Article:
5 Things to Do Before You Start Investing

Are you a millennial and you want to start investing? Currently, only one in three millennials invest in the stock market. This is a concerning statistic especially considering the fact that millennials have faced some of the most uncertain economic times since those who lived through the Great Depression.

A 20-year trend of decreasing labor market mobility has led to stagnant wages that millennials are struggling to recuperate even now well into their 30s and 40s. Added on top of that is the fact that the income and net worth gap between America’s 1% and the middle class is the biggest it’s been since 1941.

And, finally, it’s no secret that we definitely weren’t taught how to build wealth in school (but, to be fair, neither were previous generations). That’s what we’re here to do at Wealth Stack. We believe that everybody deserves access to free financial education. And, we’re here to help millennials like you learn how to invest in yourself and your financial future. 

But, let’s not get ahead of ourselves. Here are five things we suggest doing before you start investing.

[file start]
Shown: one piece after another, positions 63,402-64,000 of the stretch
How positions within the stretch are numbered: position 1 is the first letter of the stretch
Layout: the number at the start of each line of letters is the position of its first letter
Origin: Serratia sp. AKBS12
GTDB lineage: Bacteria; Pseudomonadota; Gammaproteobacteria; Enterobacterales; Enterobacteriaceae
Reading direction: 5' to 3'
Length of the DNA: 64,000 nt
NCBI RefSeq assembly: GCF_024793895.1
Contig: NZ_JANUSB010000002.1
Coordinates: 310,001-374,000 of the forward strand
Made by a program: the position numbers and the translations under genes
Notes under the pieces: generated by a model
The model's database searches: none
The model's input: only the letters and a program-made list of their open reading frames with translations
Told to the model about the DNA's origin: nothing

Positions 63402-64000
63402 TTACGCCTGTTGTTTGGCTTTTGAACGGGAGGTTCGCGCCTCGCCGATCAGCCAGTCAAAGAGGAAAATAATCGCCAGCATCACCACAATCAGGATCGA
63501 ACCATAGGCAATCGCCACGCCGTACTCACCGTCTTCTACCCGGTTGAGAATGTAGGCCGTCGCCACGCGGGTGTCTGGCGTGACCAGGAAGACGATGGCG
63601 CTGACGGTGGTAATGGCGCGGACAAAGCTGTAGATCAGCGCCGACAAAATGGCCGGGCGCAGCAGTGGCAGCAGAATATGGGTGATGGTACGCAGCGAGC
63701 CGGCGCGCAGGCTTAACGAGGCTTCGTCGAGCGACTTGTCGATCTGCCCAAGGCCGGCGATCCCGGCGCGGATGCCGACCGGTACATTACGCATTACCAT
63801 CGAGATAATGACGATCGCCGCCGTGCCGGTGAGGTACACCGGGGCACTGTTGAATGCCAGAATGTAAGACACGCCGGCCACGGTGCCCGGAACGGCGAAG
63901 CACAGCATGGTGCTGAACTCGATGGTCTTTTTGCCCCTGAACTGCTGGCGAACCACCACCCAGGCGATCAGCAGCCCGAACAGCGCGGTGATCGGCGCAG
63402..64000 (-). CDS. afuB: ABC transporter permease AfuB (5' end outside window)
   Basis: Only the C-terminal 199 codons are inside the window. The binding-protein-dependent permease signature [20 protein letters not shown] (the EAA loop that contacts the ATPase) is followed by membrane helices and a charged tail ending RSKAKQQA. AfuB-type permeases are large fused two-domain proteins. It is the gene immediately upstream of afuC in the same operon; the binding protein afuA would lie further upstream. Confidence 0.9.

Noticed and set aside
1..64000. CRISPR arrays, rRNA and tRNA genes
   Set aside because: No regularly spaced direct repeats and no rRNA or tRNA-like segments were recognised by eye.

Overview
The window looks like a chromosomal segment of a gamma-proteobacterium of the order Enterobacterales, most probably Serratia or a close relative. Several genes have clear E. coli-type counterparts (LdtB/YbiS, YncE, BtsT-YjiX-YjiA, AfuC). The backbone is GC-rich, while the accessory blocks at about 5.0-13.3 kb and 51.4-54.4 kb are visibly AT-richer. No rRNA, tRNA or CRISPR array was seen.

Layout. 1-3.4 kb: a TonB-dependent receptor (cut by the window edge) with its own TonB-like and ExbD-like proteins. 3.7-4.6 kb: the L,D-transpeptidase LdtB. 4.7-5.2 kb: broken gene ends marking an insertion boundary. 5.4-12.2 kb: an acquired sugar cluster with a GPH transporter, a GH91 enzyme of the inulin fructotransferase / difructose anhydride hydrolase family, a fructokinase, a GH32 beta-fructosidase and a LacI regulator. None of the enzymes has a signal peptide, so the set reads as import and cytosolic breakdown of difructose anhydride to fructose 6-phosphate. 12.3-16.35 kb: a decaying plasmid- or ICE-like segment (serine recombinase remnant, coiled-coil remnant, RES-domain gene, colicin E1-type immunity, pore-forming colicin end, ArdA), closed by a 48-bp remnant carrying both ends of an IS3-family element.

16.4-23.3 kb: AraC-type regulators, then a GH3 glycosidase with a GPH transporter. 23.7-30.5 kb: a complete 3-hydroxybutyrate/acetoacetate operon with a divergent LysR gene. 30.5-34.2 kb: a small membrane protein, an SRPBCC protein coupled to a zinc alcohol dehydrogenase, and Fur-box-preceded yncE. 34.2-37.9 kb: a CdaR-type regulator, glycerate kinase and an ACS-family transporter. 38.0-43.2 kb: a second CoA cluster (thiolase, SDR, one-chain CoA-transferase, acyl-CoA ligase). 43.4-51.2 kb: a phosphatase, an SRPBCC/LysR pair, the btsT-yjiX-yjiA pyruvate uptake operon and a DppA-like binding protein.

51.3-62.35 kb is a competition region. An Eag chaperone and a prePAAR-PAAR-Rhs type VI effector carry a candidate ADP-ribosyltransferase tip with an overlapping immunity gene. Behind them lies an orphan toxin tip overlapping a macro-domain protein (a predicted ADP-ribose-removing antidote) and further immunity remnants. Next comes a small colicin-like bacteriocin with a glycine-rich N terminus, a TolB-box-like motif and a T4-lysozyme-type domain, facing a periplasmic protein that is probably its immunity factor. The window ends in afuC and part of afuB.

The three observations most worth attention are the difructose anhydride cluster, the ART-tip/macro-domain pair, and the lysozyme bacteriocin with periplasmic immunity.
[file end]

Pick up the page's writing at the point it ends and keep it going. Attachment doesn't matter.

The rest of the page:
Ready to start investing right now? Download the Wealth Stack app to get started.

What to Do Before You Start Investing

1. Pay Off Debt

We’ll actually start this one off by suggesting that you don’t rack up high-interest debt in the first place. But, we totally understand that it’s unavoidable sometimes. If you have high-interest debt, we suggest that you pay this off before you start investing. Note that we said high-interest debt, because other debt such as mortgage debt or student loan debt is somewhat normal and inevitable in today’s world (especially for millennials).

High-interest debt can easily get out of hand and is one of the easiest ways for you to waste money. And, it can be pretty pointless to be investing in stocks and other assets when you’ve got debt that’s going to outpace the growth of those investments. Here’s a good example of that kind of wasteful debt:

Let’s say you spend $3,500 on new furnishing for your apartment or home. Great! We’re sure it looks Insta cute and cozy. Now, the current average credit card interest rate is 16.22% and we can assume you’ll make a minimum payment of $150 a month. At that rate, it’ll take you 29 months to pay off that balance. And, in the end you’ll have paid a total of $733 in interest.